Georgia Tech has repaired its long-time perceived branding issues with a new apparel deal with Adidas, although there remains some disagreement how greatly this will impact recruiting.
This is what athletic director Todd Stansbury said Tuesday: “When you have the recruits on campus, you actually have to have all the uniforms out so they can see them, feel them, put the gloves on. Our part of that recruiting process was a little bit lacking. We did not have a head-to-toe partner.”
This is what the curmudgeonly football coach Paul Johnson said: “It’s a factor. I don’t know if it’s a deciding factor. The kind of kids that that will be a deciding factor for probably aren’t getting into school here.”
He’s probably right, even if it was surprising he actually said it — and delivered it in typical Johnson-speak, like: “I don’t need no fancy Labradoodle. I’m just fine with my old hound dog.”
Besides, Johnson has greater concerns. He lost his best player, Dedrick Mills, last week when the running back was dismissed from the program for an undisclosed reason, believed to be a failed drug test. Johnson loved Mills as a person and a player, as did Stansbury, who said, “It’s obviously something that pains you, not just from the athletic standpoint, but as educators you hate losing a kid. But in athletics, people get hurt all the time and you lose kids for different reasons. So you get pretty resilient, and you just roll with the ones you got.”
Johnson is rolling. His is a run-dominated offense. It’s going to produce.
“We won’t change because of the person — we never have,” Johnson said. “It’s a system deal.”
There’s a common debate in sports: Is it the system or is it the player? There was an argument that went on for years in San Francisco when fans and media were attempting to assign levels greatness to Bill Walsh and Joe Montana. (At some point it became obvious the answer was: both.)
But Mills was special. He rushed for 771 yards and scored 13 touchdowns as a freshman despite missing four games (three with suspensions, one for injury). He rushed for 169 yards and was MVP of the TaxSlayer Bowl. He was on the “watch list” for this season’s Maxwell Award, given to the national college player of the year. He was good enough that Marcus Marshall, who led Tech in rushing two years ago, decided to transfer after 2016 because he wanted to be the primary ballcarrier.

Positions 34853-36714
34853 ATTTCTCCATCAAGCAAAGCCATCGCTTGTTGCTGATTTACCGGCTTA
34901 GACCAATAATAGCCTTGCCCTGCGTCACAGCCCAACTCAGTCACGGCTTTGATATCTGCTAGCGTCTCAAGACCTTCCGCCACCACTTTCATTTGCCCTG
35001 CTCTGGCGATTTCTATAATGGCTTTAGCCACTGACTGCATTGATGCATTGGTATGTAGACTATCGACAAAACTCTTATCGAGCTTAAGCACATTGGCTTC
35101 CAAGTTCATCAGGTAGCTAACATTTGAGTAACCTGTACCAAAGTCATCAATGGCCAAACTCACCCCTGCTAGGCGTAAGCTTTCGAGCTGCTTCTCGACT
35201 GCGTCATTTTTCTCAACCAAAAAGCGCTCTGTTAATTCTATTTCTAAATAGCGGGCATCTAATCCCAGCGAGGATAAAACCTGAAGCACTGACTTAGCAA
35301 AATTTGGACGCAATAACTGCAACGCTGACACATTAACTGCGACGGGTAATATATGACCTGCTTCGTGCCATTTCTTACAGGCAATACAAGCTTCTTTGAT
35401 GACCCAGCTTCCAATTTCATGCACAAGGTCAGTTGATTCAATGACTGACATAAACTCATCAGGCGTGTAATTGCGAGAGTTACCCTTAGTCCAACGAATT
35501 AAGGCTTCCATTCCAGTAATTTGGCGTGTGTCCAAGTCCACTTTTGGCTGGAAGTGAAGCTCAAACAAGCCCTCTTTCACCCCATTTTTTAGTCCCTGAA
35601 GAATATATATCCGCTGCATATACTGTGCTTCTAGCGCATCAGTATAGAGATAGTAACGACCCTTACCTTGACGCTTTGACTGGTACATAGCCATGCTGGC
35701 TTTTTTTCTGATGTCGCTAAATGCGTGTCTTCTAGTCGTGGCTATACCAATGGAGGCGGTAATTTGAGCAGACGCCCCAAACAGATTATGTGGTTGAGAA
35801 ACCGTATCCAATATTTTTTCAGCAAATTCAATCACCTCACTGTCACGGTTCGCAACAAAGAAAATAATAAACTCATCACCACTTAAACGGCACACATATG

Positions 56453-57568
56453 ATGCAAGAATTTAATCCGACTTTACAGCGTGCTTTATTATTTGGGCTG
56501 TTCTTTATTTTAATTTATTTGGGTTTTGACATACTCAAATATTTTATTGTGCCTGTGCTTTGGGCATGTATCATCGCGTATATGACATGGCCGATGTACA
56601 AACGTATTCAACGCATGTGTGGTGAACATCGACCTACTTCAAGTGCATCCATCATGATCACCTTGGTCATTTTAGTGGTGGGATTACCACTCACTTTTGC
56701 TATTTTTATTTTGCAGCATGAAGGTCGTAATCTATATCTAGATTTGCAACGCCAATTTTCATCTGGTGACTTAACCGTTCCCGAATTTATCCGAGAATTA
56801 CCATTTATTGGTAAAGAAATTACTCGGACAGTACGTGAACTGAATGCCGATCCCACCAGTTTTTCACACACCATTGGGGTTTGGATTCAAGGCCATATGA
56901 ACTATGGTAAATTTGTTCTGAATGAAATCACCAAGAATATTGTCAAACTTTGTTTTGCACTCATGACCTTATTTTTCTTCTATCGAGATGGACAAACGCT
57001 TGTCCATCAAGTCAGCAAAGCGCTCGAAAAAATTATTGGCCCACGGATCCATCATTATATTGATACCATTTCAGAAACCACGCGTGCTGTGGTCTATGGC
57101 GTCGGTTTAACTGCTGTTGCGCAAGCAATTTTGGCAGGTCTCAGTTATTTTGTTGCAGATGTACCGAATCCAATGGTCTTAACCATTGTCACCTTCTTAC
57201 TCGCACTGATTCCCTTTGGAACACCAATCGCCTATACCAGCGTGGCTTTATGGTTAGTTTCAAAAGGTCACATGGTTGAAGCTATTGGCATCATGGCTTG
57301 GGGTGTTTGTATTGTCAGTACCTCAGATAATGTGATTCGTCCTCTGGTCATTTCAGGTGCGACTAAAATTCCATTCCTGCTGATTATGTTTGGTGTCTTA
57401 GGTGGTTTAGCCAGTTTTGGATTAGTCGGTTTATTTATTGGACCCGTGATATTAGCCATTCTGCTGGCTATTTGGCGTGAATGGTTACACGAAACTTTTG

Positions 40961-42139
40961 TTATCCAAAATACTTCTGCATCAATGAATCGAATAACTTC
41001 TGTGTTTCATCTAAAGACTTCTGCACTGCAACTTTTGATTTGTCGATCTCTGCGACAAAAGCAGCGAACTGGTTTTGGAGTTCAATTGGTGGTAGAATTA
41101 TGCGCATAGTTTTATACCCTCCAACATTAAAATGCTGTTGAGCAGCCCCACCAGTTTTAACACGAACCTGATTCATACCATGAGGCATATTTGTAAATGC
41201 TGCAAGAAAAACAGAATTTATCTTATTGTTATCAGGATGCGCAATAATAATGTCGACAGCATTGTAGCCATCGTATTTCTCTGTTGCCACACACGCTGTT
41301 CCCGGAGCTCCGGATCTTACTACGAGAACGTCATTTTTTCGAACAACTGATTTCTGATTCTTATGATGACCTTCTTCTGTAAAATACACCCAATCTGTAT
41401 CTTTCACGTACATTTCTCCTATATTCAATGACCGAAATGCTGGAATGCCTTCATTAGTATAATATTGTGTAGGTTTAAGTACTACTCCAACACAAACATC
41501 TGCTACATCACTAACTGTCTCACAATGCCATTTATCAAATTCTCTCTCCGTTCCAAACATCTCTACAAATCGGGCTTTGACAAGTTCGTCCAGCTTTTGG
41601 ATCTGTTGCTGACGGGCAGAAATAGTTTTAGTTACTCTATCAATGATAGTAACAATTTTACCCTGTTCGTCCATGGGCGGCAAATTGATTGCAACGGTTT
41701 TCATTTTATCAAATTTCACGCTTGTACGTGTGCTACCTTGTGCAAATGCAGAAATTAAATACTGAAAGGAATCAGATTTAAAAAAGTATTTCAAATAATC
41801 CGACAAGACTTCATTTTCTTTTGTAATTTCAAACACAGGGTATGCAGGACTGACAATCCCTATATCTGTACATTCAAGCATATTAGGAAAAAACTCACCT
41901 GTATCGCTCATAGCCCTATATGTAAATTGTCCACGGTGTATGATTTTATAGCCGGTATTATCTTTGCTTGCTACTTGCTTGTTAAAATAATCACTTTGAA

Now, the Jackets’ top two backs in 2016 play for FCS James Madison (Marshall) and Garden City Community College (Mills). That wasn’t the plan, but Johnson will be OK, and so will Tech.
I asked Johnson what he’s learned about getting players to rebound after the loss of a teammate.
“There’s an old adage I adhere to: If you want to see what’s gonna happen, get a bucket of water, stick your fist in there and pull it out,” he said. “After about 30 minutes, everybody starts to worry about themselves and the game and the team.”
As for his players’ emotions: “I think the guys were fine. I’m sure Dedrick has a lot of friends on the team and a lot of guys like him and he likes them, but he’s going to move on and hopefully be successful, and they’ve got to move on and be successful.”
Las Vegas oddsmaker Todd Fuhrman, who has no vested interest, said Tuesday the loss of Mills prompted him to downgrade Tech one-half point to a four-point underdog in the season opener against Tennessee. But he doesn’t believe it will impact the Jackets’ projected win total or their ACC chances this season.
Stansbury also has confidence in both Johnson’s scheme and the coach’s ability to rally his players.
“Paul’s been around a long time, and emotionally he can handle any setback,” he said. “As far as just a football mind, he’s one of the best I’ve ever been around, and having a system like he does gives him an ability to run by committee. The basis of his offense is all about matchups. I think half the time he’s drawing up a play in the sand on the sideline just based on what he sees out there. That’s just the way he rolls. I’m not concerned about a lasting impact.”
Some likely believe Tech is in trouble. Johnson tends to be at his best when he has that as a backdrop. He and his players feed off it. The reality is that there are only three opponents on the schedule clearly superior to Tech in talent — Clemson, Miami and Georgia – and the Yellow Jackets seldom follow the script. I still suspect they’re going to open with a win over Tennessee.
“Like I tell guys all the time, they’re going to play football at Georgia Tech whether I’m coaching or you’re playing,” Johnson said. “The program and the team has to be bigger than one person. Guys get hurt. You don’t have time to worry about it.”
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